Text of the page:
Third Party Studies and Reports Regarding Right Sizing and the Water Demand Calculator

Executive Summary:

The California Energy Code prescriptive approach:


Additional Information:

The documents worth referencing via are:

·         255321-4 | 2025 CASE Report Multifamily Domestic Hot Water 

·         255324-3 | Staff Supplement to 2025 CASE Report - Multifamily Domestic Hot Water

Particularly the 2025 CASE Report is filled with information continually mathematically modeling the energy and water savings.  Some highlights below:

Peer Review Literature Regarding Benefits of Right Sizing

The water and energy conservation advantages of smaller-diameter distribution networks have been demonstrated and described in many peer-reviewed publications published beginning in the 2000s and perhaps before. The reported benefits and studies supporting them are as follows (full list can be found at the bottom of the article): 

  • Smaller-diameter pipes produce water savings through reduced waiting times for hot water (less water is wasted to drain waiting for hot water arrival) (Ferreira and Goncalves, 2020; Lutz, 2011; Omaghomi and Buchberger, 2018) 
  • Smaller diameter pipes have lower distribution system energy losses (particularly losses associated with cooldown of heated water between hot water draws) than larger diameter pipes and fittings (Chen et al., 2021; Healy et al., 2021; Hendron et al., 2009; Hiller, 2011, 2006, 2005a, 2005b; Josey et al., 2023; Josey and Gong, 2023; Lutz, 2011, 2005; Omaghomi and Buchberger, 2018; Parker et al., 2015). Studies universally identify hot water distribution energy losses as the primary source of wasted energy and as the best opportunity for mitigating energy losses. 
  • Smaller diameter service lines and meters produce more accurate metering, better cost recovery by utilities and enhanced ability to detect leaks for building owner/operators (Creaco et al., 2016; Douglas et al., 2019). 
  • Smaller diameter pipes result in more frequent and complete turn-over of water in distribution systems, with potential water quality benefits (Bédard et al., 2018; Clements et al., 2023; Josey and Gong, 2023; Lautenschlager et al., 2010; Nisar et al., 2020; Rhoads et al., 2022; Schück et al., 2023; Ye et al., 2022). This is particularly important for systems with low-flow fixtures, but mismatched distribution systems not sized for flows of the low-flow fixtures. This potential benefit remains a topic of study, since water quality studies of green buildings have generally shown worse chemical and biological water quality than in comparable conventional systems. Researchers have hypothesized that worse water quality in green buildings can be attributed to higher surface-area-to-volume ratio for smaller diameter pipes and to reduced water usage (less turnover). Alternatively, degraded water quality in green buildings could be the result of system designs and operation that are inconsistent with low-flow fixtures and modern water usage and might be mitigated via smaller diameter (right-sized) distribution systems and periodic purging.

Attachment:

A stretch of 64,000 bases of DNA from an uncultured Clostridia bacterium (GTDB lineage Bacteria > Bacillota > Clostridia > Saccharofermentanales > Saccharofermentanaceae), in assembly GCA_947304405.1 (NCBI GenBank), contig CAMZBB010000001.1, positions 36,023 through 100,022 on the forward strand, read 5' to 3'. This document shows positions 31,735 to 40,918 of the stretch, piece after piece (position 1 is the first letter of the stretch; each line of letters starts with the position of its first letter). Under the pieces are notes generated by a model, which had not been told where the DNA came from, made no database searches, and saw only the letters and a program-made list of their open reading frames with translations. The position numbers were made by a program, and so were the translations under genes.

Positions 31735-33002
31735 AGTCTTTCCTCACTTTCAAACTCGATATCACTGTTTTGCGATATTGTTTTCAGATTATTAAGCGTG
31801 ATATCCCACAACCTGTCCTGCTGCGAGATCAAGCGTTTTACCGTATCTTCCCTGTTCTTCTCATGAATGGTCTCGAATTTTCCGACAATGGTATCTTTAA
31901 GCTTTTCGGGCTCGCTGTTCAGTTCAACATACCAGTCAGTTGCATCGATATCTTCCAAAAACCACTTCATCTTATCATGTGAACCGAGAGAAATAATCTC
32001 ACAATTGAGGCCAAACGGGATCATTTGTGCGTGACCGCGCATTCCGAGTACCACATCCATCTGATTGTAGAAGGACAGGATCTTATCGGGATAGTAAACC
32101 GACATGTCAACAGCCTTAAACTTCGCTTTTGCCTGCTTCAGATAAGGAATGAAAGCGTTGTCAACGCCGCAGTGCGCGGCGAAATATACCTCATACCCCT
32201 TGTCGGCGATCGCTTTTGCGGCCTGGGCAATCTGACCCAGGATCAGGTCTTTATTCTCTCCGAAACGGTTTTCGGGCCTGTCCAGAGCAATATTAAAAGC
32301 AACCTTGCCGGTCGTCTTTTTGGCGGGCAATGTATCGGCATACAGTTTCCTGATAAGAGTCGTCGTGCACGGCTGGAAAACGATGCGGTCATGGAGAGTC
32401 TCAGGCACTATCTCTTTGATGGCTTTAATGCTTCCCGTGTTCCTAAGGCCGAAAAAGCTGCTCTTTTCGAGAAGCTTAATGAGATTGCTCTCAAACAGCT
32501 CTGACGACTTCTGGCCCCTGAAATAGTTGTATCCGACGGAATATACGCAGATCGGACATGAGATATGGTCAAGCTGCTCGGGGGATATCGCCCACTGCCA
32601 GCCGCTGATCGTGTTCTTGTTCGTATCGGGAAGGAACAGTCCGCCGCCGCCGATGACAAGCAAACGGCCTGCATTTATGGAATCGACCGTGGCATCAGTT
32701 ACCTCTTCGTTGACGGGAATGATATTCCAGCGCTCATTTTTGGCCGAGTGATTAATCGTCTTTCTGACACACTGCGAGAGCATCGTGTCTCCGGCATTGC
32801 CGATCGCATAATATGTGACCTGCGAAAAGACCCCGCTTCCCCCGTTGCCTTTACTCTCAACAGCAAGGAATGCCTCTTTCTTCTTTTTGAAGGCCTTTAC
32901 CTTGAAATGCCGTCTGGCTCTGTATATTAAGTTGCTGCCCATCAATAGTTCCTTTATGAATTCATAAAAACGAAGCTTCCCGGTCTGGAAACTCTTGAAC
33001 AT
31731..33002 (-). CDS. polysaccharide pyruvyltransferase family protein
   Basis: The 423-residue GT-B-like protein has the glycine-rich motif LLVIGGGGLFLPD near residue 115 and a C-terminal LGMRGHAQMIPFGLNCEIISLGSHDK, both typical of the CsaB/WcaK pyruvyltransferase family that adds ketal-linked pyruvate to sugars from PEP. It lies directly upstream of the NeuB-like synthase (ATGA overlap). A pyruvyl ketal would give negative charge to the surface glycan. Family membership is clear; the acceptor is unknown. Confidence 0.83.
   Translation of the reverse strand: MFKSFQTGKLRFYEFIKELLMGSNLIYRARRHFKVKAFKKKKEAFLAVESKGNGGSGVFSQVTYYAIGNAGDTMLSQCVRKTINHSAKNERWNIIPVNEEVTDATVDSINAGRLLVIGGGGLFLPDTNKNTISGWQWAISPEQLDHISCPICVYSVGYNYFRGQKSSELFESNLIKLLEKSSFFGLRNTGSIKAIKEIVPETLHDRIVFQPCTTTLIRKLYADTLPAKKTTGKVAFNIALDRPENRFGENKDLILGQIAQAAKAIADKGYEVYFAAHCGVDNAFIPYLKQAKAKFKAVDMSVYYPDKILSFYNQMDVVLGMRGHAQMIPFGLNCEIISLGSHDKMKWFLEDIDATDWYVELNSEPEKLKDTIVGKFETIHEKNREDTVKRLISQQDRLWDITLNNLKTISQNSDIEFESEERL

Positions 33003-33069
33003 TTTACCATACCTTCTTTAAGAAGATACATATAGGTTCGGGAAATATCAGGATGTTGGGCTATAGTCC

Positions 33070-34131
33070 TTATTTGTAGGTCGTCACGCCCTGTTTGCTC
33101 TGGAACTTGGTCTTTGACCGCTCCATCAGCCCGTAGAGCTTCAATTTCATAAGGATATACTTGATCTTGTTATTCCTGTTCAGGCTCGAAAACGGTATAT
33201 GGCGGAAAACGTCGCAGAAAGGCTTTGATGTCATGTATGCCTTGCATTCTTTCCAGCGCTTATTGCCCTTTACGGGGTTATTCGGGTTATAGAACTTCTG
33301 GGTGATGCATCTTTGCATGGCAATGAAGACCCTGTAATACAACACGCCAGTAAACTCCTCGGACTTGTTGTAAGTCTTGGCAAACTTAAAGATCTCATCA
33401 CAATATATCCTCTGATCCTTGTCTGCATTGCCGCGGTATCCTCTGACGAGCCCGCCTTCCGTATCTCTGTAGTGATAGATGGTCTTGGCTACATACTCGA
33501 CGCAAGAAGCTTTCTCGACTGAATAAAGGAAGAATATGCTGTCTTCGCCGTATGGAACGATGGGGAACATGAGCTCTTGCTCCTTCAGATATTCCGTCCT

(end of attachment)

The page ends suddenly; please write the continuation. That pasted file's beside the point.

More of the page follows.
• Smaller-diameter networks have lower materials costs than larger diameter networks (Ferreira and Goncalves, 2020; Josey and Gong, 2023). 

Peer Reviewed Studies highlighting the benefits of right sizing including water savings, energy savings, and improved water quality.

    1. Bédard, E., Laferrière, C., Déziel, E., Prévost, M., 2018. Impact of stagnation and sampling volume on water microbial quality monitoring in large buildings. PLoS One 13, e0199429.
    2. Chen, Y., Fuchs, H., Schein, J., Franco, V., Stratton, H., Burke, T., Dunham, C., 2021. Water heating energy use reductions from EPA WaterSense lavatory plumbing fittings. Resources, Conservation and Recycling 174, 105781.